Rating or Censoring?

Lindsay Adams

Rated R for pervasive language in a film not backed by a big Hollywood name, gratuitous violence in an independent film, homosexual sexuality/nudity and smoking. These are all different reasons the MPAA has for branding a film with harsh rating.

 The MPAA is known for making bizarre demands such as forcing Martin Scorsese to de-saturate the color of blood in “Taxi Driver” to get an R rating.

 The MPAA has its own viewpoint and agenda that seeps into its film ratings in insidious ways.

 Some of these biases become readily apparent when looking at different ratings received by films.


When the creators of South Park, Trey Parker and Matt Stone, made the independent film “Orgazmo,” they were branded with an NC-17 rating for overall sexual content. When Parker and Stone asked the MPAA what they should cut, the MPAA told them that they couldn’t tell that what needed to be cut or they would become a censorship organization.

Stone and Parker couldn’t afford to re-edit the movie in hopes of removing the right offensive material, and so instead released it with the NC-17 rating.

 However, once they were working with the big studio Paramount to make the “South Park” film, the MPAA’s tune changed. The South Park film was given a NC-17 rating at first as well, but when asked what needed to be cut to merit an R rating, the MPAA was incredibly specific about the words that needed to be cut and even the length that needed to be cut off certain frames.

 The MPAA seems to let content slide when it comes to rating the films of major studios, which is foreseeable considering that its members are comprised of executive of the six major studios, Disney, Paramount, Sony, Fox, Universal, and Warner Bros. The MPAA is a self-regulated studio puppet.

 Big name directors, who are backed by large studio, have the power to play with the system. Steven Spielberg talked the MPAA board into changing Poltergeist from an R to a PG without a cutting a single frame of the movie, before the creation of the PG-13 rating.

 In general, films with homosexual content are rated more harshly than those with heterosexual content and male sexuality is more acceptable than female sexuality to the MPAA board.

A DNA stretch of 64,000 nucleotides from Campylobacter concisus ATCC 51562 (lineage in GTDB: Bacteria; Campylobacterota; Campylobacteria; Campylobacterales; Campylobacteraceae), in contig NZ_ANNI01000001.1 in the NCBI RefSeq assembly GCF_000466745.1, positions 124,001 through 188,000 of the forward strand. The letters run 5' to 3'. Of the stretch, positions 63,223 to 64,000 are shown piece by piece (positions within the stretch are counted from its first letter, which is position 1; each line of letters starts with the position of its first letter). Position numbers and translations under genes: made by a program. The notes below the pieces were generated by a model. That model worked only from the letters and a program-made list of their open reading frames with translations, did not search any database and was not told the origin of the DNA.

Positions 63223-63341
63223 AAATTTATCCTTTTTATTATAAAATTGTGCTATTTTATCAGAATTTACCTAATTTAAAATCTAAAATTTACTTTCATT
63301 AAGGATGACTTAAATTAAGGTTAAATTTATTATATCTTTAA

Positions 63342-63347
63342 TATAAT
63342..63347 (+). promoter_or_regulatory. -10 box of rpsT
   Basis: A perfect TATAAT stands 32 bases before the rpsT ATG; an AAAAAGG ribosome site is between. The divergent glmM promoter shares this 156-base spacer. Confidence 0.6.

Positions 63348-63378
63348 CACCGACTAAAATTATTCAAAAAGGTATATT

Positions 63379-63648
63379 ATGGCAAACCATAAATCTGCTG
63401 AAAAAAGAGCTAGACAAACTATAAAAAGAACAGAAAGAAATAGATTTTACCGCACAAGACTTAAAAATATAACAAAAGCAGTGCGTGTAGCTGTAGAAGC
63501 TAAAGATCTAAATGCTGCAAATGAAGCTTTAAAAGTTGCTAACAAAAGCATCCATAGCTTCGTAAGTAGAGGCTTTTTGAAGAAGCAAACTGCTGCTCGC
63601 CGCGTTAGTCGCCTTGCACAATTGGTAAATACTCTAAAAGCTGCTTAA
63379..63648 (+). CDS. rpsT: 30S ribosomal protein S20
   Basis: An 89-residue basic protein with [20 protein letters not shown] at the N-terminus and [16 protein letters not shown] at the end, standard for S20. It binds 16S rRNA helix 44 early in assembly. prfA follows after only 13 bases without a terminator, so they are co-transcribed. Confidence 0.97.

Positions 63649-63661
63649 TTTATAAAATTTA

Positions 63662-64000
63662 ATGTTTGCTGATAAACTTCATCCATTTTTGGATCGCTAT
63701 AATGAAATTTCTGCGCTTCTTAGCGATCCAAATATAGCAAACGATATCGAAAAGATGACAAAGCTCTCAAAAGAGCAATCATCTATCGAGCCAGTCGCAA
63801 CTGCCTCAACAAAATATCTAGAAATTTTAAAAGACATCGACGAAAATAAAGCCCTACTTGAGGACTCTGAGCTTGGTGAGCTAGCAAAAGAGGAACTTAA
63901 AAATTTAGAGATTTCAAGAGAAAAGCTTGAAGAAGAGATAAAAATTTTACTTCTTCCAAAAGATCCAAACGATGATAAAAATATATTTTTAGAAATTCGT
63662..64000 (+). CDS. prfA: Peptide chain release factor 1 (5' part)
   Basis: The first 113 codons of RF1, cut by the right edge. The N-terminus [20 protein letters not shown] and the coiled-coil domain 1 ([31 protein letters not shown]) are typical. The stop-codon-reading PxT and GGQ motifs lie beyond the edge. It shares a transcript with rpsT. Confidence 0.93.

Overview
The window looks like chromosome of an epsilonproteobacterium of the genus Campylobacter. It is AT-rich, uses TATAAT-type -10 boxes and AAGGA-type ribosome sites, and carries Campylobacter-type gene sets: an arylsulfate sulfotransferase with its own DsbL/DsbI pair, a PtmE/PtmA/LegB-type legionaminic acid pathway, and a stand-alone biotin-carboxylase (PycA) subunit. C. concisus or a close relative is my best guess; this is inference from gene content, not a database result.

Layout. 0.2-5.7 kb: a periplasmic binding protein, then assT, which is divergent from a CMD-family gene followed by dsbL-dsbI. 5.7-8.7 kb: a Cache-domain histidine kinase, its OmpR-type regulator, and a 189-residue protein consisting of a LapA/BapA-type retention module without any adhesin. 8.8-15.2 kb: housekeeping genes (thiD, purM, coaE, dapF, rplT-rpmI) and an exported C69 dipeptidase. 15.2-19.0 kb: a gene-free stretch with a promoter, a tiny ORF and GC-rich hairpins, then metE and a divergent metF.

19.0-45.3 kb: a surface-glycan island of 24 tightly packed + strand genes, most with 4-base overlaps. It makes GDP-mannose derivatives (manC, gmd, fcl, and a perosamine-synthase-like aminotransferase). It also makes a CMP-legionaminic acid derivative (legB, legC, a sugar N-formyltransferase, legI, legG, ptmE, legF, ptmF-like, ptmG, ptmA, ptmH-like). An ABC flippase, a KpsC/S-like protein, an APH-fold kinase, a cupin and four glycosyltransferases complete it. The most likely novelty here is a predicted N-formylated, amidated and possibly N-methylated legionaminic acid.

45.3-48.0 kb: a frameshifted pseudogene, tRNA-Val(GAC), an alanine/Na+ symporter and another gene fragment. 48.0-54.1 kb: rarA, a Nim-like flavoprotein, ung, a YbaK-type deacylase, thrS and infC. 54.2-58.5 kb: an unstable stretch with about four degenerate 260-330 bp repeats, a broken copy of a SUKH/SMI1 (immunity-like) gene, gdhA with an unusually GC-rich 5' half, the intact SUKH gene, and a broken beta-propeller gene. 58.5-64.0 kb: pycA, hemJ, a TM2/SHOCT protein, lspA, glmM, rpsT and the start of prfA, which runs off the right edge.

Kimberly Peirce had to cut shots from a love scene between a female and a transsexual in Boys Don’t Cry to get an R, when previously rated an NC-17.  What didn’t have to be edited down were the disturbing and graphic beatings and rape of the transexual by two men.

 Whether or not those are the prevalent cultural and social norms in our country, the MPAA is merely validating an unfair double-standard.

 If this system did do what it pretends to do, that is, help parents make educated decisions about what their children should see, then I could understand even if not agree with the people who argue to let the biased and bigoted system slide, but this system isn’t helpful to parents. 

The sentence-long descriptor under each MPAA rating doesn’t really encapsulate what gave the film the rating it did. With no clear information, how is the audience supposed to make an informed decision?

The MPAA’s NC-17 rating is more than just a suggestion or guideline for a parent. No one under 17 is allowed into a NC-17 film even in the company and with the express permission of their parents. The MPAA is deciding that it knows better than parents and has the right to make that parenting decision for them.

 Created to distinguish between explicit art house films and pornographic content, it has become the black sheep of the ratings system.

 It quickly received the stigma that ws previously attached to X-rated films, and NC-17 films are barely marketable.

 The ratings system, especially the R and NC-17 ratings, merely create a false sense of security for parents, who think that this is somehow protecting their kinds, when pornographic material is just a click or text message away.

 Instead of a false sense of security, moviegoers need a rating system with transparency that informs, rather than dictates.